As we sat there in the early morning, elbow-to-elbow in our cozy 'library', sipping on lattes and taking notes, Sandy explained the steps a company should follow in order to launch its social business transformation and drive engagement (n.b. the first level of engagement is internal deployment and those in highly-regulated industries will appreciate that). But before she walked us through the steps*, she first made sure we were all on the same page as to what a social business is - and what it isn't. As a newcomer to IBM, I know I needed to hear this again. Its hallmark traits of being "engaged, transparent, and nimble" come from embedding social tools and technologies in all of its business processes. In other words, it is a business that uses social tools and techniques to engage employees and clients internally and externally, so that it may become more transparent in sharing and finding expertise, which in turn allows it to act and respond more nimbly to change. And if change isn't constant in this age of disruption and hyper-competition, I don't know what is. Sandy also articulated what I think is a very important distinction between social business and social media: social media focuses on demand gen and marketing (important efforts, of course), but it does not fulfill the strategic purpose that social business does, which is to fundamentally improve business processes and outcomes. It's PR versus supply chain; it's Cemex creating its most profitable product of 2011 as a result of resource sharing and collaboration via its internal social networking platform. (IBM has a bunch of powerful Customer Testimonials like this online if you'd rather watch than read.) And one of the coolest aspects of social business is the infusion of IBM's analytics capabilities into the entire process; Big Data is big and when I hear how IBM is weaving analytics throughout its suite of social business solutions, I suddenly find myself listening to a 3-D conversation, instead of just a linear one.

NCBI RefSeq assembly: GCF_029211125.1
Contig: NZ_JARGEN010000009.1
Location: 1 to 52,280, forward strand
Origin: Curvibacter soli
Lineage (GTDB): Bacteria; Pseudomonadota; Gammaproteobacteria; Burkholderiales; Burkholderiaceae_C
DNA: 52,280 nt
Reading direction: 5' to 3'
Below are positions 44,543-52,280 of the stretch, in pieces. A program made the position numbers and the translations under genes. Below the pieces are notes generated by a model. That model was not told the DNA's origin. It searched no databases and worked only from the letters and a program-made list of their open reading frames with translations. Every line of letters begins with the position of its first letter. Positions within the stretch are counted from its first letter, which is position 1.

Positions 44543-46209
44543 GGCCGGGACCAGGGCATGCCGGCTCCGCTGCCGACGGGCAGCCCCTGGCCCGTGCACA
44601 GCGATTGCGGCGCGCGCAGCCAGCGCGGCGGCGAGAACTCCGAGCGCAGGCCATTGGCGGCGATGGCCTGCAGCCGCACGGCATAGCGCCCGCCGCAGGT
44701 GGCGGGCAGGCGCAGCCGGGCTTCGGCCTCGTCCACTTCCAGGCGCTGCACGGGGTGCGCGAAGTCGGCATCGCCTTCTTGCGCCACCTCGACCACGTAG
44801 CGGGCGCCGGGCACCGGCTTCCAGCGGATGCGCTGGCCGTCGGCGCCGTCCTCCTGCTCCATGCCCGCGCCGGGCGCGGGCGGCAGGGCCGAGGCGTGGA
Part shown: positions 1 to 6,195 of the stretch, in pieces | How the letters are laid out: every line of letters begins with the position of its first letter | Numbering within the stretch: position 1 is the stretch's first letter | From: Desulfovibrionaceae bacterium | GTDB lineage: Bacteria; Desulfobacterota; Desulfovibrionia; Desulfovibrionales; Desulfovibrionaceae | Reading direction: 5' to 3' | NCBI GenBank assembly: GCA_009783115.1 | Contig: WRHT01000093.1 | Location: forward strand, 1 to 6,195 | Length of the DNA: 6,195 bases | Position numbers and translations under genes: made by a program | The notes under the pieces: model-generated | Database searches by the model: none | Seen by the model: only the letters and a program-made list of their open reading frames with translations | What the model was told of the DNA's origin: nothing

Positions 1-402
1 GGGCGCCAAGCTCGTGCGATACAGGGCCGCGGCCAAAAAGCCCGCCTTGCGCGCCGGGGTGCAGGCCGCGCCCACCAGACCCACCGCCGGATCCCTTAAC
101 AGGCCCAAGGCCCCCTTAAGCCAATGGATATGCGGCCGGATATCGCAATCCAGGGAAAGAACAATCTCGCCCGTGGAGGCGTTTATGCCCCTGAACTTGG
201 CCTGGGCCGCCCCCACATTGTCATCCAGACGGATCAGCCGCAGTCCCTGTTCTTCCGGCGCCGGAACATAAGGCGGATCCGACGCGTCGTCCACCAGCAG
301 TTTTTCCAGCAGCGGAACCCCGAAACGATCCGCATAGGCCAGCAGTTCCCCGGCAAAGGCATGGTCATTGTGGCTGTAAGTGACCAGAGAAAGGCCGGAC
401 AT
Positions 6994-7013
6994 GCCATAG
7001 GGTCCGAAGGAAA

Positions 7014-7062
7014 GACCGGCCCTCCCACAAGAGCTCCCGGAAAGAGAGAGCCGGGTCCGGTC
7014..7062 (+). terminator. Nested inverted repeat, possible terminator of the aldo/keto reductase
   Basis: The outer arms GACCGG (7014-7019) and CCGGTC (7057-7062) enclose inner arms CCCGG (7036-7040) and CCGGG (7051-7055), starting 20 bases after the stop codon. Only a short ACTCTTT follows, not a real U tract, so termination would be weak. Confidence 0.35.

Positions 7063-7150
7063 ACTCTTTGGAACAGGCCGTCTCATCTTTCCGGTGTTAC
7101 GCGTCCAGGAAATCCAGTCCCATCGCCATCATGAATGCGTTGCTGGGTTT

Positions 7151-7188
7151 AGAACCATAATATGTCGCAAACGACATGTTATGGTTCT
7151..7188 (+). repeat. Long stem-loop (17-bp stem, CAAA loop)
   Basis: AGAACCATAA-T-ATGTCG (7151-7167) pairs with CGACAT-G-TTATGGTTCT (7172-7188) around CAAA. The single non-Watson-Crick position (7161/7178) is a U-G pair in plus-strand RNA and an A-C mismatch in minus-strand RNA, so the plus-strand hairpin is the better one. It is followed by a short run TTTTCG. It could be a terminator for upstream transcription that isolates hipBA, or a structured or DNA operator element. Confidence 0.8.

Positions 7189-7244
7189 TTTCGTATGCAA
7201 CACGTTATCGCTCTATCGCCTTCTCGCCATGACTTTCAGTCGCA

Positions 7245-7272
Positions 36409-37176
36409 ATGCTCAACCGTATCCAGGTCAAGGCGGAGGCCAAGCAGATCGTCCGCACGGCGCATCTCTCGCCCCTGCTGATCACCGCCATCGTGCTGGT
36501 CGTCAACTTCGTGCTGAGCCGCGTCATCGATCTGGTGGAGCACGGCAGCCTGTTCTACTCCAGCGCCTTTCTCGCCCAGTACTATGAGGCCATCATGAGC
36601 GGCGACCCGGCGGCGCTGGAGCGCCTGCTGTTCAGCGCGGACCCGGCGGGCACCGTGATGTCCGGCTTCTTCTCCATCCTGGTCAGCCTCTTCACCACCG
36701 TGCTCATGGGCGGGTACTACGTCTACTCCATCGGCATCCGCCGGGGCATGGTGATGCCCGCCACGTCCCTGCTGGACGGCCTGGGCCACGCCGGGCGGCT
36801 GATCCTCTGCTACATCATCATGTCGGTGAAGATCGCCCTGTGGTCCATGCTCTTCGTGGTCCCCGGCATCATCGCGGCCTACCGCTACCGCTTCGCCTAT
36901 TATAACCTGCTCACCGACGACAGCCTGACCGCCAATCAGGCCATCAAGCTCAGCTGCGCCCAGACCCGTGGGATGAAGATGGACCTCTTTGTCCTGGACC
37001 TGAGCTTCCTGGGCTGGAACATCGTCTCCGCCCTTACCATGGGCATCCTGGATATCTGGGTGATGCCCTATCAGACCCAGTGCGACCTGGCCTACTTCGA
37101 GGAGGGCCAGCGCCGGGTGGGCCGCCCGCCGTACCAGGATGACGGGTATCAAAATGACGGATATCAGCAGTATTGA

One of the things IBM does really, really well is THINK. And the company is not just a thinker, but a doer. It knows how to take its ideas and innovations and transform them into consumable, effective products and solutions that make its clients better. It’s clear, as a new IBMer, I am excited about the company. But I can honestly say I see these things happening. IBM has thought about social business quite a bit and it's executing hard on this; after all, it is its own customer and brand ambassador for social business. IBM transformed itself into one not only out of necessity (IBM has more employees than some countries do people), but because it understands that the rapid shifts in technology and communication are changing the way the world works. And it wants to help its clients be successful in this new world, this "next big era." It wants to help you lace up and outpace your competitors. And that was a point that Sandy stressed repeatedly and that I think the audience internalized: those who do not adopt social will be left behind. Get started....
I caught up with Sandy after her event. Watch her two minute recap:
*Sandy's Social Business AGENDA is outlined in her book, Get Bold! Using Social Media to Create a New Type of Social Business (2012). Align your goals and culture, Gain social trust, Engage through experiences, Social Network your process, Design for reputation and risk management, Analyze your data.